Action on ambient air pollution

Action on ambient air pollution

Editorial Joseph Sohm/Visions of America/Corbis What can the UN General Assembly do for global health? See Comment pages 1001, 1002, 1005, and 1006...

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Joseph Sohm/Visions of America/Corbis

What can the UN General Assembly do for global health?

See Comment pages 1001, 1002, 1005, and 1006 See Articles page 1029 See Review page 1049

5 years ago the most important international event in global health was still the World Health Assembly, held in Geneva each May. At that gathering, Ministers of Health meet and decide global priorities and strategies for improving the health and wellbeing of their peoples. WHO visibly expresses and demonstrates its leadership at the Assembly, with technical staff guiding ministers in their decision-making and planning. The Assembly is the platform from which global health’s supreme intergovernmental authority—WHO’s Director-General— speaks to the world about its collective successes, challenges, and opportunities. But that week in May has now been eclipsed by a gathering with even greater political weight: the UN General Assembly (UNGA), held in New York next week. Why has New York superseded Geneva? The UNGA is where Heads of State, not merely Ministers of Health, gather. It is sadly true that most health ministers lack domestic political muscle. They might talk tough among themselves, but back home they have to get in line

behind colleagues in finance, defence, trade, and even education. In New York, if a Head of State chooses to lead his or her delegation on a health topic, others stop, listen, and pay attention. In New York next week, Prime Minister Shinzo Abe of Japan will lead on Universal Health Coverage. Prime Minister Stephen Harper of Canada and President Jakaya Kikwete of Tanzania will lead on women’s and children’s health. They will get the kind of attention and audience their health ministers can only dream about. New York also matters because this is where an increasing number of critical reports are published and debated among policy makers, agencies, and politicians. For example, UNICEF uses the UNGA to publish and disseminate its latest numbers for child mortality, thereby drawing maximum high-level political attention to child survival. Indeed, it is at the UNGA where the future of the post-2015 agenda will be forged. The General Assembly is now an event that cannot be ignored by the health community. Keep an eye on New York next week. Interesting things are likely to happen. „ The Lancet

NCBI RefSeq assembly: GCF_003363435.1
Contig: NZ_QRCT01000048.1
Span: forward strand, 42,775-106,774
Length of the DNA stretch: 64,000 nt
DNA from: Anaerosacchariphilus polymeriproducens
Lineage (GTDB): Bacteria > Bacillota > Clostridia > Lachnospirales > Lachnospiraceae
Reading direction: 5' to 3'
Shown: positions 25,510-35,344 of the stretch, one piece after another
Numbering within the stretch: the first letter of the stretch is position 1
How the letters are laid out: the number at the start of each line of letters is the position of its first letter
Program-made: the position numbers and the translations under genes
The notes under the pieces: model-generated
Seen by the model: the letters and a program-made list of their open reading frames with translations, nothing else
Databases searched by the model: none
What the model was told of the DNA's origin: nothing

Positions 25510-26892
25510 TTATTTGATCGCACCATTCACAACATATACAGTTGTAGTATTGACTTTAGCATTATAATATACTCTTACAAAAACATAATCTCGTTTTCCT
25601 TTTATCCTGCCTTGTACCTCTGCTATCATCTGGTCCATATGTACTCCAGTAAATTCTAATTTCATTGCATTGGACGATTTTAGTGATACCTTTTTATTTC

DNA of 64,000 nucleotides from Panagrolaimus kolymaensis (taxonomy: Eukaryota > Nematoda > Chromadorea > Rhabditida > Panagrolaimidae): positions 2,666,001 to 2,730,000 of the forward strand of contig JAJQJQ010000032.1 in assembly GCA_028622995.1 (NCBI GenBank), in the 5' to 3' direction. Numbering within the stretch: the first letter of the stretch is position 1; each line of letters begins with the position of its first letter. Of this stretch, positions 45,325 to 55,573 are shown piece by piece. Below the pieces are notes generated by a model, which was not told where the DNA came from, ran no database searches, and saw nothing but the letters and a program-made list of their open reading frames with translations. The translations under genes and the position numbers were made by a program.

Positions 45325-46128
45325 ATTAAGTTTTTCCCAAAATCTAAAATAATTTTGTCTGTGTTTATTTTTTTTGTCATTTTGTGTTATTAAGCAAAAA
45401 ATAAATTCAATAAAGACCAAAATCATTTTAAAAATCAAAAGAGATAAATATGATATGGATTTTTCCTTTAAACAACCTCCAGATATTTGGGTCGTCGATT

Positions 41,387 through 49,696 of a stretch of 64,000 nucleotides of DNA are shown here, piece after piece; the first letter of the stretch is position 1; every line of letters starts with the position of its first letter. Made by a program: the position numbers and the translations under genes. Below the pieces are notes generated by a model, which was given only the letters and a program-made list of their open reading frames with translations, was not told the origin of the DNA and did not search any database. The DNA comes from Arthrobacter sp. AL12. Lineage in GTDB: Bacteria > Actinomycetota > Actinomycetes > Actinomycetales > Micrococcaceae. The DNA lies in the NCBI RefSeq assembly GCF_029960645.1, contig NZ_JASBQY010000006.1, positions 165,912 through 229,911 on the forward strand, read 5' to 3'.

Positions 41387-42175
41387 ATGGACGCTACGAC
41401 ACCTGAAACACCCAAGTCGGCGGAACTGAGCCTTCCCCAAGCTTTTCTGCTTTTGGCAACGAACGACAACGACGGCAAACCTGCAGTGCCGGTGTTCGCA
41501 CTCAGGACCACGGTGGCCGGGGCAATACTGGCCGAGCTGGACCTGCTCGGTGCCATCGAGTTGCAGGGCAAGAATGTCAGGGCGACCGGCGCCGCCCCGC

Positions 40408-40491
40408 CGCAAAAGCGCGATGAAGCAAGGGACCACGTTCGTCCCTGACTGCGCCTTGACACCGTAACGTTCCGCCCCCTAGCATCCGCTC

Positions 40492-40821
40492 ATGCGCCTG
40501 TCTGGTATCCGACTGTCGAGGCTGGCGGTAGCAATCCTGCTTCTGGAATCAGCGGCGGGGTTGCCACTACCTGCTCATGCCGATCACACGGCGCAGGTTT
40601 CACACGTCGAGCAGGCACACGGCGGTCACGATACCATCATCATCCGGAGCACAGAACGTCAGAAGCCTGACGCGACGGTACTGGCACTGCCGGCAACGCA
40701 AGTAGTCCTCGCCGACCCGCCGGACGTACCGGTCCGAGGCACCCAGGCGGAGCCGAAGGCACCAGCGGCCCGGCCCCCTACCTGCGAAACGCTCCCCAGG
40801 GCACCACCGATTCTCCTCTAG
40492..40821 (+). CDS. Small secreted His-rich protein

Ted Spiegel/Corbis

Action on ambient air pollution

See Comment page 1008 See Articles page 1039

For the 2011 study on myocardial infarction see Articles Lancet 2011; 377: 732–40 For more on lung cancer and air pollution see Articles Lancet Oncol 2013; 14: 813–822 For the Global Burden of Disease Study 2010 see Articles Lancet 2012; 380: 2224–60


In today’s Lancet we publish further evidence of the damaging health effects of air pollution. Anoop Shah and colleagues show a positive association between heart failure hospitalisation and mortality and all gaseous and particle air pollutants measured except ozone. Their systematic review and meta-analysis of 35 studies, mainly in high-income countries, found that heart failure hospitalisation and death increases with increased concentrations of coarse (<10 μm; PM₁₀) and fine (<2·5 μm; PM2·5) particulate matter, with more persistent effects for PM2·5. They estimate that a mean reduction in PM2·5 of 3·9 μg/m3 in the USA would prevent 7978 heart failure hospitalisations and save US$307 million a year. The negative impact of air pollution on acute cardiovascular events is now becoming clear. This latest finding adds to a 2011 Lancet study, which showed that ambient air pollution was an important trigger for myocardial infarction and of similar magnitude to excessive physical exertion, coffee, and alcohol. Evidence for respiratory damage also continues to grow. In August, the European Study of Cohorts for Air Pollution

Effects found a higher risk of lung cancer with increasing exposure to PM10. Overall, ambient particulate matter pollution accounted for more than 3 million deaths in 2010, according to the Global Burden of Disease Study. Good news then that China has unveiled new measures to help clear its notoriously polluted skies. It plans to cut total coal consumption to less than 65% of total primary energy use by 2017 and speed up the closure of old and polluting industrial sectors. This announcement follows on from other initiatives, including new standards for fuel production to reduce vehicle emissions and substantial expansion of ground-level monitoring of PM2·5 in cities. India, which does not have a similar system of monitoring, could learn from the Chinese example. But it is not just the emerging economies that need to take heed of the mounting evidence against air pollution. The USA and Europe should lower their regulatory limits for particulate matter concentrations, which are presently above WHO’s recommendations. Even small reductions in these could confer substantial population health benefits. „ The Lancet Vol 382 September 21, 2013